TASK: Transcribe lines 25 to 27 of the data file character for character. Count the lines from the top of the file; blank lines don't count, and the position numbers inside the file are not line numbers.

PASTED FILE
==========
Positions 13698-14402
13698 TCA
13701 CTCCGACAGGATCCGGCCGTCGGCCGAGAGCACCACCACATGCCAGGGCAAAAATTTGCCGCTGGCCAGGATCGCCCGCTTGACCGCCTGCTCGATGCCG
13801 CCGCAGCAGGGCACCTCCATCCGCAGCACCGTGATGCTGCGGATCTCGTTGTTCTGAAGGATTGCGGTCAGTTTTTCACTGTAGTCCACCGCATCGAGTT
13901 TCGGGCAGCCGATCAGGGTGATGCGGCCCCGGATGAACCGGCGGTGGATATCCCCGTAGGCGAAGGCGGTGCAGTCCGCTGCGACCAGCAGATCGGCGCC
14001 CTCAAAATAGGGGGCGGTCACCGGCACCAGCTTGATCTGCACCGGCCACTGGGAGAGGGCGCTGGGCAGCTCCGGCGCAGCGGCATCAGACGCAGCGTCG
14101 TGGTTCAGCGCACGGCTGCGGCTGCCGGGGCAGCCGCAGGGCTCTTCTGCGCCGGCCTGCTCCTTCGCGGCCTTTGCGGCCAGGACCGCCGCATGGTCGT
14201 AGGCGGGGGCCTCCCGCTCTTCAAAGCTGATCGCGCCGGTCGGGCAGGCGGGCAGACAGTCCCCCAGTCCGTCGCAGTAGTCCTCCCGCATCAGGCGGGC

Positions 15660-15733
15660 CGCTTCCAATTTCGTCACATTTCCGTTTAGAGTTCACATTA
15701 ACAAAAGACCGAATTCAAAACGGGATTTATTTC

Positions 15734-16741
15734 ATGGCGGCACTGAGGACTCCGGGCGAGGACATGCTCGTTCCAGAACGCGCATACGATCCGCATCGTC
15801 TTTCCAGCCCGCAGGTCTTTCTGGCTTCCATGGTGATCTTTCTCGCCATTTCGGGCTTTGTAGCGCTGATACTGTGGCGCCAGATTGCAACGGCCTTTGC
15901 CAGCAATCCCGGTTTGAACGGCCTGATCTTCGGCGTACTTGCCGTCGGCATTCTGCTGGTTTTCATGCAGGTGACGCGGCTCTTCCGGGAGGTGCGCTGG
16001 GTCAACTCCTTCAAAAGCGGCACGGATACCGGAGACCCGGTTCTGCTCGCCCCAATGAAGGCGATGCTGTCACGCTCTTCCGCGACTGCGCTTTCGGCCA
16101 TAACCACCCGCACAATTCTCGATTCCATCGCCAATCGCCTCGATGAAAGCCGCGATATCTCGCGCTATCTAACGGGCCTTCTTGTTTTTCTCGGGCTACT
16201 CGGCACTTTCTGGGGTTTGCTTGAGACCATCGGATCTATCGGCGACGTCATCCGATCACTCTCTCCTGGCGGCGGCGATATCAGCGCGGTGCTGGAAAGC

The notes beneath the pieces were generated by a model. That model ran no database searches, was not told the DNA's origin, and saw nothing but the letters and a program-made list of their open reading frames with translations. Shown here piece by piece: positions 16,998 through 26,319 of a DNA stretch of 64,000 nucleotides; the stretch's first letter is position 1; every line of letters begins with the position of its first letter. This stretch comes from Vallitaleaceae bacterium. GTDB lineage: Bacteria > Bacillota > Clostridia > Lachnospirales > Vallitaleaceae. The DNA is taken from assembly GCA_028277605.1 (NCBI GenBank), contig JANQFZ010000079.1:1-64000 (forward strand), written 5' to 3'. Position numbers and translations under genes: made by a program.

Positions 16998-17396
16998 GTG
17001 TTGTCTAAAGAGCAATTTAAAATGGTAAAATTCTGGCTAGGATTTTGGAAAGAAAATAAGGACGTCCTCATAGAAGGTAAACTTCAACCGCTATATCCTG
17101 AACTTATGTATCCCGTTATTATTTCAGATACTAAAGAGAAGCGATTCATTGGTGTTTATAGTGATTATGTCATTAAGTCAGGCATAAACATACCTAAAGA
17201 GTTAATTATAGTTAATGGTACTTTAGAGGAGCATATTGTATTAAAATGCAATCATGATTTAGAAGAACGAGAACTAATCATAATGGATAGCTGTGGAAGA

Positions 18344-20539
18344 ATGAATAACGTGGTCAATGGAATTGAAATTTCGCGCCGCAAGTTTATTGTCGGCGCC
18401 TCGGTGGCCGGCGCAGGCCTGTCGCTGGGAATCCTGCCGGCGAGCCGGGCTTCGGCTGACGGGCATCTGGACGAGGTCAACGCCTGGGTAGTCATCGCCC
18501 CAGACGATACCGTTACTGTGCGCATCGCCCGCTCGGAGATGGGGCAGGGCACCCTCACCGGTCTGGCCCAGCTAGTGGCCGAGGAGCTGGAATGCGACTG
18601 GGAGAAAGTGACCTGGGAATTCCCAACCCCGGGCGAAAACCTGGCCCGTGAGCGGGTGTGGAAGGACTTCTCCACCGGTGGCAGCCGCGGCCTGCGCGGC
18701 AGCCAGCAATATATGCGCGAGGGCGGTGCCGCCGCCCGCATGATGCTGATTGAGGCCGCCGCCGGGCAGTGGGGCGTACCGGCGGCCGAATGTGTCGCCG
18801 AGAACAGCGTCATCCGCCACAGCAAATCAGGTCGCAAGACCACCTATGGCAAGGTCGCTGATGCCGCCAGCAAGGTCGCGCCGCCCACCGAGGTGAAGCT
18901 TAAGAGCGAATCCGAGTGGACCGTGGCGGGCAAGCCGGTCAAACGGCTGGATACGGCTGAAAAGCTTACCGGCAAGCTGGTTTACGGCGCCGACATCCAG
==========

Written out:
Positions 18344-20539
18344 ATGAATAACGTGGTCAATGGAATTGAAATTTCGCGCCGCAAGTTTATTGTCGGCGCC
18401 TCGGTGGCCGGCGCAGGCCTGTCGCTGGGAATCCTGCCGGCGAGCCGGGCTTCGGCTGACGGGCATCTGGACGAGGTCAACGCCTGGGTAGTCATCGCCC